In answer to the noble Lord, Lord Diamond, and to the points I have not answered so far, April 1986 is basically the time. I am, as I said earlier, very grateful to the noble Lord. Having said that careful consideration should be given to these amendments, I hope that, having taken this somewhat exceptional step by way of informing your Lordships at the first opportunity—despite all the speculation—when the Government had taken a firm position, your Lordships would feel it would be best to leave detailed discussion to the time when the amendments have been tabled and the Bill comes up for discussion on the Report stage.

Lord Alport

My Lords—

Lord Harmar-Nicholls

My Lords—

Noble Lords

Alport! Alport!

Lord Harmar-Nicholls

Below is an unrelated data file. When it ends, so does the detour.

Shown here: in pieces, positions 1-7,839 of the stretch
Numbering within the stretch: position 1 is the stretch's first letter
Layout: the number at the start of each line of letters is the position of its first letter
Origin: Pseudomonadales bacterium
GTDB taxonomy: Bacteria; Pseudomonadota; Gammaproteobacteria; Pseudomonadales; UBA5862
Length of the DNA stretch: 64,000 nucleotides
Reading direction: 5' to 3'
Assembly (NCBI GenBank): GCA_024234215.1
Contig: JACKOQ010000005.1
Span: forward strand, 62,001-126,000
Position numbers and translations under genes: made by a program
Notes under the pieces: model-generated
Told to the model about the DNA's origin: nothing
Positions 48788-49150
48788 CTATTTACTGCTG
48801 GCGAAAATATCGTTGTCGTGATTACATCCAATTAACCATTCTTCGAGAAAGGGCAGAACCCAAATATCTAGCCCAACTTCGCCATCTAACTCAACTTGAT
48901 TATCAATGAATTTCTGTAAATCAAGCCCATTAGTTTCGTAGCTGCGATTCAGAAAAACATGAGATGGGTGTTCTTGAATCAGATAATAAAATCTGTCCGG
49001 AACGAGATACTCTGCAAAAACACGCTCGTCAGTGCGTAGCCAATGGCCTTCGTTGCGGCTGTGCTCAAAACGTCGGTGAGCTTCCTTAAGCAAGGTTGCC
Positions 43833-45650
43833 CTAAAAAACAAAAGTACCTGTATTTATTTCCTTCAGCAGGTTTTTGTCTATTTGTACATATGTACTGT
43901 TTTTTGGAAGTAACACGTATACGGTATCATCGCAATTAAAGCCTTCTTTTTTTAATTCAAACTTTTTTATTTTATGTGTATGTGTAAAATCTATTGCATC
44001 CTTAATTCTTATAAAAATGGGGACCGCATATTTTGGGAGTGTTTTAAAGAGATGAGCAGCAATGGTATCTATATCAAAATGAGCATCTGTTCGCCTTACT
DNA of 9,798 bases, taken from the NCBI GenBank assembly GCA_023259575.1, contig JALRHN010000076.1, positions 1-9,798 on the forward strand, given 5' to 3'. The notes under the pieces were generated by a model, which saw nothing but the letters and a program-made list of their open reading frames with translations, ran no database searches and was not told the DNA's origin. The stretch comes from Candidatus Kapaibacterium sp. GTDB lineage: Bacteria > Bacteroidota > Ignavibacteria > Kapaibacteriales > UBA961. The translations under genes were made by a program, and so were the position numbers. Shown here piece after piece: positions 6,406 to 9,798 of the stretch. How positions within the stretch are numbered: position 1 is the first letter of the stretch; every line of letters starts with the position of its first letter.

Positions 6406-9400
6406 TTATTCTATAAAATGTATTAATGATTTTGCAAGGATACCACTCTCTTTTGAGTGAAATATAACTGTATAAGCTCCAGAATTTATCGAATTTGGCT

My Lords, will my noble friend bear in mind that, as we have received three positive expressions of support, it may well be helpful to have a negative? Is my noble friend aware that there will be acute disappointment that the Government have capitulated so soon? Will my noble friend bear in mind that the House on Second Reading gave a majority of 20 to show that the general line was the one the House wanted? To capitulate merely on the result of the first amendment, when we have still the Report stage to go through, is too early a capitulation to bring about happiness among the people who thought that the Government were right. Is my noble friend aware that the grudging acceptance of his Statement by the Benches opposite is so grudging that he has not got out of the problems? Could we still retain our final decision until the end of the Report stage, when the House as a whole could give its final decision rather than capitulating now, so early?